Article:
Though politically treacherous, there is no constitutional obstacle to Labour taking power in these circumstances. An administration would have to be formed eventually and the party could point to European examples (such as Willy Brandt in Germany and Fredrik Reinfeldt in Sweden) of second-placed leaders assuming office. The resultant government would be denounced as “un-British” and “unfair” – but so was the coalition, by some. It would be up to Miliband to earn political legitimacy swiftly by introducing popular policies and radiating competence. After the painful birth, the fate of his government would ultimately rest, as all do, on the performance of the economy and the success of its reforms.

There is fear among some Labour MPs that the 2015 election could be a victory (or non-victory) from which they never recover. They envisage a later election in which Ukip erodes the party’s working-class base, the Greens capture its middle-class redoubts and the resurgent Conservatives (led by Boris Johnson or Theresa May) eat into both. But for Miliband to become prime minister, having repeatedly been told by so many that he could not, would still be a victory for Labour to savour. He would have entered office despite the overwhelming opposition of the media and the corporate sector, the forces regarded since the Thatcher era as exercising a de facto veto over British elections. Whether Miliband finishes first or second, parliamentary democracy will have won.

George Eaton is political editor of the New Statesman.

This article first appeared in the 24 April 2015 issue of the New Statesman, What does England want?

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Can Trident be hacked?

A former defence secretary has warned that Trident is vulnerable to cyber attacks. Is it?

What if, in the event of a destructive nuclear war, the prime minister goes to press the red button and it just doesn't work?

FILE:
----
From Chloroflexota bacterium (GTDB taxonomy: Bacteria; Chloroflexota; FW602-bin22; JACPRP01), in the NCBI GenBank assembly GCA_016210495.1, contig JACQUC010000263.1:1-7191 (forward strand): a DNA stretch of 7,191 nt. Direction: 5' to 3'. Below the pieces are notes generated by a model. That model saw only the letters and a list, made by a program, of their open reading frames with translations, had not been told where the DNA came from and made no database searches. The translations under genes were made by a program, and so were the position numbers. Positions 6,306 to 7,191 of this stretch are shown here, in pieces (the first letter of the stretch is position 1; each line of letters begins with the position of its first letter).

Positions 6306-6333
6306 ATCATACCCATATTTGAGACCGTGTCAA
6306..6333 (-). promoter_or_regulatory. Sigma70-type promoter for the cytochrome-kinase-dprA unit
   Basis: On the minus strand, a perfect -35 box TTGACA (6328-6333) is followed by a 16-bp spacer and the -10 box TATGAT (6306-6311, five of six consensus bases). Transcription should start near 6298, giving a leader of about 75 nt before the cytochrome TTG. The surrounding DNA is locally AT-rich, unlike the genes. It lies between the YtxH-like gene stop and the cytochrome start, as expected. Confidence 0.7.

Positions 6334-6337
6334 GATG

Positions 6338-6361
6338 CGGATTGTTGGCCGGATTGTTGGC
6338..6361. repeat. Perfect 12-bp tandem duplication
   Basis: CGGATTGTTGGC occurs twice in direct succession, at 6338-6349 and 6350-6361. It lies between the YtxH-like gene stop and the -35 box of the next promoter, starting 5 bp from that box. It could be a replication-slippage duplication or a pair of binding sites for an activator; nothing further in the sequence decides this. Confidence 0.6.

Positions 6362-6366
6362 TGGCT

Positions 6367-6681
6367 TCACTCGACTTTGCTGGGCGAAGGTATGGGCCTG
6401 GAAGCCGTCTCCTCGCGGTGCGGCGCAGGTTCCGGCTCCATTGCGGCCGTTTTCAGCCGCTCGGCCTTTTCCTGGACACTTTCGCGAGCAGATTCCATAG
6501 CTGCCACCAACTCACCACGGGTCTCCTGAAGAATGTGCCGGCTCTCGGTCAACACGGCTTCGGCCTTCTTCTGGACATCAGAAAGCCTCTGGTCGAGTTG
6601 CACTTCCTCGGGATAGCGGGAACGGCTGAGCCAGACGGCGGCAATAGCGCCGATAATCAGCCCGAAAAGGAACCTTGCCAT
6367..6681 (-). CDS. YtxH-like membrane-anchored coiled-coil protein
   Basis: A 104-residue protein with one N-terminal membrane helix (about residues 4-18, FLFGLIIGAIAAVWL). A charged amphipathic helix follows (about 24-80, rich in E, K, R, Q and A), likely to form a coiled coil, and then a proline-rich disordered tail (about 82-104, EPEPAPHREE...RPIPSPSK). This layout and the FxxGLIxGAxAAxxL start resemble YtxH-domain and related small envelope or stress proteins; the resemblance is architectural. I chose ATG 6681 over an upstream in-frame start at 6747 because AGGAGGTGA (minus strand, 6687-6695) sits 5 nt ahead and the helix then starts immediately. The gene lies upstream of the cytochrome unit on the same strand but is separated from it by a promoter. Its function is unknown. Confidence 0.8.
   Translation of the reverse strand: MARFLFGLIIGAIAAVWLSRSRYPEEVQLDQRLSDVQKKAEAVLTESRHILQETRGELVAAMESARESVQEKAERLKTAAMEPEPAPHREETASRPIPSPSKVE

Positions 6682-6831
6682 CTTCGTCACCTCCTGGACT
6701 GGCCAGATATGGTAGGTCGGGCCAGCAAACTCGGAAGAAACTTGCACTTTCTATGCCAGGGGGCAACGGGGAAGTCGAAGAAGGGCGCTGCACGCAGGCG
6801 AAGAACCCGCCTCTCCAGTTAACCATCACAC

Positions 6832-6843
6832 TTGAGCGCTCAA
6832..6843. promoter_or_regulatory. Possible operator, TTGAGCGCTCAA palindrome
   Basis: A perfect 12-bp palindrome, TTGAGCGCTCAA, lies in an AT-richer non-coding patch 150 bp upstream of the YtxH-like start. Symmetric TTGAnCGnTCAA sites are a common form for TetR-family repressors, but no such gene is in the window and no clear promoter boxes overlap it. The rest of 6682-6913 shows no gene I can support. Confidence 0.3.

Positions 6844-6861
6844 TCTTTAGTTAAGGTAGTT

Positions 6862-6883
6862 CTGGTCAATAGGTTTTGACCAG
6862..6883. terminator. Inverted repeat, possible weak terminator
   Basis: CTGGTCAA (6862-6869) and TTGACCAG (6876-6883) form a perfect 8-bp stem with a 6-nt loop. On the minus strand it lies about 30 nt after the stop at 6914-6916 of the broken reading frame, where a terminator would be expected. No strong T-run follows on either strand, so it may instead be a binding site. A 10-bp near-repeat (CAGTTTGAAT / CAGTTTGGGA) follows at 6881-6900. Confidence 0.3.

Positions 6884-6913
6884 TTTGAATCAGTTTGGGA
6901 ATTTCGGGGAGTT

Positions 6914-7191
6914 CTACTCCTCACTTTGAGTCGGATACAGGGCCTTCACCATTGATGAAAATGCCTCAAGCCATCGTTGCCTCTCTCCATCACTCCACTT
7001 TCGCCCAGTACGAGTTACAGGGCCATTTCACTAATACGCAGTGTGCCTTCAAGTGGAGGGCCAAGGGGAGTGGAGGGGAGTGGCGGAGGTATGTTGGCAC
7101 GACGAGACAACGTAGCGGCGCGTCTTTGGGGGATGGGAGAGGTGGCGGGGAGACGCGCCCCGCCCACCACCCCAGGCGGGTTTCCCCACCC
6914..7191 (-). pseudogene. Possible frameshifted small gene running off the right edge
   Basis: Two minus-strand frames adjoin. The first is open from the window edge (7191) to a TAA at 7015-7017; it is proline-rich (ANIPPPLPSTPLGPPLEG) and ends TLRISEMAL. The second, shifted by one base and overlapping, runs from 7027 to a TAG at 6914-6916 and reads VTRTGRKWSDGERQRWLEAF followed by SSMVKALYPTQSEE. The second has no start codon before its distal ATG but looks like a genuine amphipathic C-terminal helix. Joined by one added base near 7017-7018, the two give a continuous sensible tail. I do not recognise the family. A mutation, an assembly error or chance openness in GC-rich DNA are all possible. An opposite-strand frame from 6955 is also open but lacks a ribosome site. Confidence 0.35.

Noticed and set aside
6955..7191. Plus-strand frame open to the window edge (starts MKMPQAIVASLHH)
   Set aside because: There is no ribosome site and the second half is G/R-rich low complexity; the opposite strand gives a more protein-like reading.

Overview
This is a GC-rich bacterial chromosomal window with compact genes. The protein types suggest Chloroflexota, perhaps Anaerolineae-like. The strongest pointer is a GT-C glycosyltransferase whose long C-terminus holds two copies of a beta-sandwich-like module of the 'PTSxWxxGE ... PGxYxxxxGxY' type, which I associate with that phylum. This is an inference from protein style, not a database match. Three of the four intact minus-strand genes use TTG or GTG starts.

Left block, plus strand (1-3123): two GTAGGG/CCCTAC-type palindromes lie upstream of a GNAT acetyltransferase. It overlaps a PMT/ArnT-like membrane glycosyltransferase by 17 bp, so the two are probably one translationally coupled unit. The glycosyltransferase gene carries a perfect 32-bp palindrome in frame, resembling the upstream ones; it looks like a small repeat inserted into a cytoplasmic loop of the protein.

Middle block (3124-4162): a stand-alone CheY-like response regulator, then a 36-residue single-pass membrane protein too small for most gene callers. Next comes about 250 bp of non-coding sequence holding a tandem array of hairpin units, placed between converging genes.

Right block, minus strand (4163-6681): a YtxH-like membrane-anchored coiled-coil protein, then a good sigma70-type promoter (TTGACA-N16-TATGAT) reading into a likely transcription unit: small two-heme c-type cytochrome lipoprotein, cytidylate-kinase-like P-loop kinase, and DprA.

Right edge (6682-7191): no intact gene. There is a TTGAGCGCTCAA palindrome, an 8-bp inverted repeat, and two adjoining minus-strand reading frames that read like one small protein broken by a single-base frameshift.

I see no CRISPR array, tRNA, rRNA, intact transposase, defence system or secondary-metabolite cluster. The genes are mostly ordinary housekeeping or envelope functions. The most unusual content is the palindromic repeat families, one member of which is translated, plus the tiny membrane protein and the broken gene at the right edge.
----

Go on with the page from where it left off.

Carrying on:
This was the question raised by Des Browne, a former defence secretary, in an interview witht the Guardian this week. His argument, based on a report from the defence science board of the US Department of Defense, is that the UK's Trident nuclear weapons could be vulnerable to cyberattacks, and therefore rendered useless if hacked. 

Browne called for an "end-to-end" assessment of the system's cybersecurity: 

 The government ... have an obligation to assure parliament that all of the systems of the nuclear deterrent have been assessed end-to-end against cyber attacks to understand possible weak spots and that those weak spots are protected against a high-tier cyber threat. If they are unable to do that then there is no guarantee that we will have a reliable deterrent or the prime minister will be able to use this system when he needs to reach for it.

Is he right? Should we really be worried about Trident's potential cyber weaknesses?

Tangled webs 

The first, crucial thing to note is that Trident is not connected to the "internet" we use every day. Sure, it's connected to the main Ministry of Defence network, but this operates totally independently of the network that you visit Facebook through. In cyber-security terms, this means the network is "air-gapped" - it's isolated from other systems that could be less secure. 

In our minds, Trident is old and needs replacing (the submarines began patrolling in the 1990s), but any strike would be ordered and co-ordinated from Northwood, a military bunker 100m underground which would use the same modern networks as the rest of the MoD. Trident is basically as secure as the rest of the MoD. 

What the MoD said

I asked the Ministry of Defence for a statement on Trident's security, and while it obviously can't offer much information about how it all actually works, a spokesperson confirmed that the system is air-gapped and added: 

We wouldn't comment on the detail of our security arrangements for the nuclear deterrent but we can and do safeguard it from all threats including cyber.

What security experts said

Security experts agree that an air-gapped system tends to be more secure than one connected to the internet. Sean Sullivan, a security adviser at F-secure, told Infosecurity magazine that while some hackers have been able to "jump" air-gaps using code, this would cause "interference" at most and a major attack of this kind is still "a long way off". 

Franklin Miller, a former White House defence policy offer, told the Guardian that the original report cited by Browne was actually formulated in response to suggestions that some US defence networks should be connected to the internet. In that case, it actually represents an argument in favour of the type of air-gapped system used by the MoD. 

So... can it be hacked?

The answer is really that any system could be hacked, but a specialised, independent defence network is very, very unlikely to be. If a successful hack did happen, it would likely affect all aspects of defence, not just Trident. That doesn't mean that every effort shouldn't be made to make sure the MoD is using the most secure system possible, but it also means that scaremongering in the context of other, unrelated cybersecurity scares is a little unjustified. 

Barbara Speed is a technology and digital culture writer at the New Statesman and a staff writer at CityMetric.